As 2017 approaches so does the season for making resolutions — and for us bookworms, that means making tons of
New Year’s resolutions for reading in the year ahead. We’re all familiar with (and have probably tried) the standard bookish resolutions: to read more books throughout the year, to finally beat your own record for the Goodreads Reading Challenge, to join a book club, to read more diverse books and authors, to complete that one series you’ve been working your way through for years, to conquer the Rory Gilmore Reading Challenge — all standard fare on a bibliophile’s to do list. But in 2017, consider challenging yourself to take on some more unusual book resolutions — goals you might not normally think of on your own, but that could take your reading to a whole new level this year: committing to a year of re-reading your favorite titles, striving to give away more books to people who need them, or even letting your significant other put together your TBR pile. There are even more ideas on the list below, designed to inspire you to go where your reading life has never gone before.
Here are 9
unique reading resolutions to make in 2017.
Difficult for any true bibliophile, giving away more books in 2017 is a great way to pay your reading forward. Sure, it’s difficult to pass on those titles you’ve loved and learned from, but think about all the readers who will benefit from your impeccable literary taste. Plus, if you’re really missing a title you’ve donated to charity or given away to a friend, you can ALWAYS buy the e-book version (they’re easier on your wallet
and on your shelf space.)
Commit To A Year Of Re-Reading
Although I’ve never attempted this resolution with books before, I’ve previously tried to commit to a year of re-reading with literary magazines and let me tell you: this one is NOT easy. Whether you’re looking to save some money in 2017, or you want to relive all those great literary moments from your bookish past, forgoing new book purchases this year in favor of revisiting all those great titles already on your shelves is a great (albeit challenging) resolution. Try to fight your literary FOMO (you can ALWAYS by the best books of 2017 next year, I promise) and consider only reading titles you’ve already loved and re-shelved this year.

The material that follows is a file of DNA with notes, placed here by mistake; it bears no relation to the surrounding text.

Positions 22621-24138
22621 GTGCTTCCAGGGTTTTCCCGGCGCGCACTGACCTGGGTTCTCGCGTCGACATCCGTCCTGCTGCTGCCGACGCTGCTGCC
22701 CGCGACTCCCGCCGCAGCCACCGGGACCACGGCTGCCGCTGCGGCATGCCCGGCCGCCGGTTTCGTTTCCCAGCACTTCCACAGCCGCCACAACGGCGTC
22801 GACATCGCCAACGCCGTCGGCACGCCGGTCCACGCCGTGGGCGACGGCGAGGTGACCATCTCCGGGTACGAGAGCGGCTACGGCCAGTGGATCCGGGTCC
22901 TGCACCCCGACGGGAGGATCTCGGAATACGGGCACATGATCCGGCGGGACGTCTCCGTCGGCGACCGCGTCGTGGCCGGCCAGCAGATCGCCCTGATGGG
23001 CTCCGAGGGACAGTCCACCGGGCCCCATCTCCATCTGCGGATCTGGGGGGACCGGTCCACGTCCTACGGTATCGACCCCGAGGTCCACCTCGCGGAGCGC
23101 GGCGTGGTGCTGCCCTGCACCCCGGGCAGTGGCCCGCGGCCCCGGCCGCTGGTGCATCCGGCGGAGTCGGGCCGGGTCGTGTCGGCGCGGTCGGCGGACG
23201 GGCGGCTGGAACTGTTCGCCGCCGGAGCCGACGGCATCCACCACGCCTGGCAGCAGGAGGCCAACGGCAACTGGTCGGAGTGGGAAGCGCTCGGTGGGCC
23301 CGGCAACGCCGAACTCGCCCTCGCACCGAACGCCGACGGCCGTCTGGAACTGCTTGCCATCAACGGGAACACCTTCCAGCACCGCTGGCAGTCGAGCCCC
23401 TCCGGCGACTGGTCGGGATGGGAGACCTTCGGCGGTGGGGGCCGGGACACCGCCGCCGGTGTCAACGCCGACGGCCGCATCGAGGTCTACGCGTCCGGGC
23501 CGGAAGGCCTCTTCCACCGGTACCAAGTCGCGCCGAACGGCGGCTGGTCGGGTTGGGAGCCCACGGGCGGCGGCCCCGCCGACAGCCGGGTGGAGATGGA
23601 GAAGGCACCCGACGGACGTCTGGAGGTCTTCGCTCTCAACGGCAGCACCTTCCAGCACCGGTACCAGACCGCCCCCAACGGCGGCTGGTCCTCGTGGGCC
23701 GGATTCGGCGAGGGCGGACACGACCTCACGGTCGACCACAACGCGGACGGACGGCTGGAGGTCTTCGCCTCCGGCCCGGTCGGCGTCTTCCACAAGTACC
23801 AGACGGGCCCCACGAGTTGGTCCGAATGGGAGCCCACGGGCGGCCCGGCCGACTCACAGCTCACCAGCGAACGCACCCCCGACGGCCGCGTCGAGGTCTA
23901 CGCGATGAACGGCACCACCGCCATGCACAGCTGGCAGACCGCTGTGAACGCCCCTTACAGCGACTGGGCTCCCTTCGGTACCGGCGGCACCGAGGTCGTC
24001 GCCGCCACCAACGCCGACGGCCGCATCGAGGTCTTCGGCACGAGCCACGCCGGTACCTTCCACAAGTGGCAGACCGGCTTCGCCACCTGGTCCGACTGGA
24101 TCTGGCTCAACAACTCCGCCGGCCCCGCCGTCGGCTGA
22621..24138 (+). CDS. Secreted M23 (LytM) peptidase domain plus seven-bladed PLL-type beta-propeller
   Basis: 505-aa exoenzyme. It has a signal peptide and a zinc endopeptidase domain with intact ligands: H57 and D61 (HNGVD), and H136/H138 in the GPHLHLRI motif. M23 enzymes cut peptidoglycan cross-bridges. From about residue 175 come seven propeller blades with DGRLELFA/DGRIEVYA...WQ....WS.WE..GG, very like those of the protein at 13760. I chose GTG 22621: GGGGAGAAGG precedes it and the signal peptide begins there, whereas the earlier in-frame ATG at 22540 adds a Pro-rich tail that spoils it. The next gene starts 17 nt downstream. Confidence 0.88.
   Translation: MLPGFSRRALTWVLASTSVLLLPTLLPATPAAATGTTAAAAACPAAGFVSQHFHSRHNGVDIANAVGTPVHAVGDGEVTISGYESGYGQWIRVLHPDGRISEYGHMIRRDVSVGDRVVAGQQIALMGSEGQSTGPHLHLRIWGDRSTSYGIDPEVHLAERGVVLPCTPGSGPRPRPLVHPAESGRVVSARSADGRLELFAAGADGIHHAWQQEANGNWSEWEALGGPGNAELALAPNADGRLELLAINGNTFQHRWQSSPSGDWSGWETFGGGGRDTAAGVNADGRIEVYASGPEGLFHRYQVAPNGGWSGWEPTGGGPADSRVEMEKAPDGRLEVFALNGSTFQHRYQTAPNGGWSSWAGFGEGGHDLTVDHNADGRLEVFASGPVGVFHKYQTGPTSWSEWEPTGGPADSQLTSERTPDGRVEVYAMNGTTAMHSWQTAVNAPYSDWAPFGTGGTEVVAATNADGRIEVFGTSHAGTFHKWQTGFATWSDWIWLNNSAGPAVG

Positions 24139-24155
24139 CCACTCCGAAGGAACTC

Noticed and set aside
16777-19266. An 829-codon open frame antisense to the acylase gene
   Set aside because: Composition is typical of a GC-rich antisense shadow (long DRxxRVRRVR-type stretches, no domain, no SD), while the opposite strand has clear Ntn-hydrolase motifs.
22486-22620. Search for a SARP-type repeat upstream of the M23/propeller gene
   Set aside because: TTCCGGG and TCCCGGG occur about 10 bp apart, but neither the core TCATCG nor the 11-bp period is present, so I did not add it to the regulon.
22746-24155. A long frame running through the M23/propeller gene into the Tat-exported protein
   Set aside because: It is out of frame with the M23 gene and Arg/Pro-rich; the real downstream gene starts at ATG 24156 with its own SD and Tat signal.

I don’t know about you, but sometimes I prioritize the quantity of my reads over the quality — especially after I’ve set that yearly Goodreads Reading Challenge. I’ve been known to rush through a bestseller or two (or ten,) thereby missing a lot of those things that make a book great:unique character traits, mesmerizing prose, nods to other great works, subtle plot twists. This year, try to forget about the number of books you’re reading,and instead focus on the quality of your reading: immersing yourself fully into a plot, and enjoying all the gorgeous writing and literary gymnastics that authors work so hard on.
Let Your SO (Or BFF) Put Together Your TBR Pile
The ultimate leap of literary faith — one that could even make or break your relationship — this year let your significant other or bibliophile bestie put together a TBR pile of some of their favorite reads for you this year. Whether you discover your new favorite author, or realize you and your partner-in-reader are better together off the shelves than on, one thing is guaranteed: you’ll have someone to dish about all those plot twists and surprise endings with all year long.